The starting position can be anywhere with a footprint. The footprints can be categorized into 3 types.
- only L s
- only R s
- R s followed by L s
In case 1, we end in the left of all footprints. In case 2, we end in the right of all footprints. In case 3, we either end in the rightmost R or the leftmost L
We can simply move by greedy method — only moves when it takes the boat closer to the destination.
Obv 1: If a has odd parity, we can apply operation 1 to increase its number of 1s by 1.
Obv 2: If a has even parity, its number of 1s cannot increase anymore.
Claim: If the number of 1s in a is not fewer than those in b, we can always turn a to b
The idea is to make a copy of b at the right of a. Lets assume a starts with even parity. If we need a 0, simply apply operation 1. If we need a 1, keep remove from the head until we removed an 1. Notice that we never remove digits from 'new part' of a. Now the parity of a will be odd and we can apply operation 1. After that, the parity of a becomes even again, the number of 1 in the 'old part' of a decrease by 1 and we handle a 1 in b. Finally, remove the remaining old part of a and we get b.
Combine all those facts, we can conclude that we can turn a into b if and only if
First we sort a and b in non-increasing order. We claim that the answer is YES if and only if exists a is lexicographically larger than b.
If a is not lexicographcally larger than b, that means for every i, ai ≤ bi. That implies for every fish Alice has, there is a corresponding fish Bob has and is as heavy as Alice's.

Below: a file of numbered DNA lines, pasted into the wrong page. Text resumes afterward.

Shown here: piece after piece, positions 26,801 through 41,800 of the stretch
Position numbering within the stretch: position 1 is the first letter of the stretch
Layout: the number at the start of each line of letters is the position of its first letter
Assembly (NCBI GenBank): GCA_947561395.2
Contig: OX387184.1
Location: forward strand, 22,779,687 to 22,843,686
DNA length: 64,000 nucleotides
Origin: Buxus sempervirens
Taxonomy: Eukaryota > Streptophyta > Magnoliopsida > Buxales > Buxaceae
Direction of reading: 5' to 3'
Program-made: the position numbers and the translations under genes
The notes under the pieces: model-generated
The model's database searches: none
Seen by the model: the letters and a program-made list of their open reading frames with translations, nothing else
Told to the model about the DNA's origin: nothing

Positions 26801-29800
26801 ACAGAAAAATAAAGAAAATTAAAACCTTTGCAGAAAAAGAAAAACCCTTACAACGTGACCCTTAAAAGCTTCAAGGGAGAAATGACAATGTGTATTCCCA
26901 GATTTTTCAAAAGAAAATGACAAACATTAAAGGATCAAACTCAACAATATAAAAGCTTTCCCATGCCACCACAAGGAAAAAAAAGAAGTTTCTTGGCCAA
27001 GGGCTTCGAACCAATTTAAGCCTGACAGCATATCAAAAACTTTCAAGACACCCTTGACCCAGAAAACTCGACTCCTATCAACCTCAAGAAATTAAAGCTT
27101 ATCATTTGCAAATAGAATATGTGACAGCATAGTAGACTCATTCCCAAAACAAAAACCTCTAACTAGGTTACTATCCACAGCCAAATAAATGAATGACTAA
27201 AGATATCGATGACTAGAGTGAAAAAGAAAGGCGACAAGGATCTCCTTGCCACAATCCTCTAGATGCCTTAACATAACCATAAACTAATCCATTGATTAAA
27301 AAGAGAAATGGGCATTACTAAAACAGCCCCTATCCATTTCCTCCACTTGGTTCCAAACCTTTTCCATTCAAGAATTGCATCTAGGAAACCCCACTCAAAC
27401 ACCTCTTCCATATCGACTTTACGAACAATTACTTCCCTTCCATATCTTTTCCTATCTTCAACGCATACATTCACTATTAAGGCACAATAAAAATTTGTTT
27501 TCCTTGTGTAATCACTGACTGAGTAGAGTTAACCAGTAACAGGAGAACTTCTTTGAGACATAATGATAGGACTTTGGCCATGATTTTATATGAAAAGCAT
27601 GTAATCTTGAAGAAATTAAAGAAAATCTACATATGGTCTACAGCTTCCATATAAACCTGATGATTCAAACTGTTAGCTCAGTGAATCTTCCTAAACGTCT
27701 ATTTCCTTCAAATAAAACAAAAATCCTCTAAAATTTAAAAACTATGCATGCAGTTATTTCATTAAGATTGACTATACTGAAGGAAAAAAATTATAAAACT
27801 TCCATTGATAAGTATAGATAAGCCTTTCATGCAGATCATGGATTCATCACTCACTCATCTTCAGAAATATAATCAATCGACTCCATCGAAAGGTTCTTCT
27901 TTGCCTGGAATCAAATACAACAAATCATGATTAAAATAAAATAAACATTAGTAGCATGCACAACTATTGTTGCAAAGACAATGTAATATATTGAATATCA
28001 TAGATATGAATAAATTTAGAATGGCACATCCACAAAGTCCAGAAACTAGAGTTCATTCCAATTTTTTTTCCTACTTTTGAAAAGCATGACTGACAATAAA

Let i be the smallest index such that ai > bi. We can amplify the gap between wai and wbi as large as we want to make Alice wins.
An equivalent definition for almost unique, is an array with at least ⌊ 2n / 3⌋ different elements. The idea is to split s into three parts: In the first part, we give uniqueness to a. In the second part, we give uniqueness to b. In the third part, we give uniqueness to both.
Lets assume s is sorted. Since s is an unique array, we know si ≥ i for all i (0-based). The image below will give some intuition on how we are going to split it. a is red, b is blue, the length of the bar represent the magnitude of the number. In the first and second part, we do not care about the array that we are not giving uniqueness to.
For exampmle, if n = 30:
i = 0... 9: assign ai = i (do not care values of b)
i = 10... 19: assign bi = i (do not care values of a)
i = 20... 29: assign bi = 29 - i and set ai = si - bi. From i = 20, a will have strictly increasing values starting from at least 11.
For k = 1 there is only one coloring so we just need to check the number of = constraints. When k ≥ 2, it turns out that using only 2 colors is always sufficient to satisfy at least 3 / 4 of the constraints.
Lets assume w ≥ h (rotate if not). We will call the constraints that involves cells in different row "vertical constraints", and similar for "horizontal constraints".
First we color the first row such that all horizontal constraints in row 1 are satisfied. We will color the remaining rows one by one.
To color row i, first we color it such that all horizontal constraints in row i are satisfied. Then consider the vertical constraints between row i and row i - 1. Count the number of satisfied and unsatisfied vertical constraints. If there are more unsatisfied constraints than satisfied constraints, flip the coloring of row i. Flipping a row means turning 2211212 → 1122121, for example.
If we flip the coloring of row i, all horizontal constraints in row i are still satisfied, but for the vertical constraints between row i and row i - 1, satisfied will turn to unsatisfied, unsatisfied will turn to satisfied. Therefore, we can always satisfy at least half the vertical constraints between row i and row i - 1.
The number of unsatisfied constraints is at most (h - 1) × ⌊ w / 2⌋, which is at most 1 / 4 of the total number of constraints (recall w ≥ h).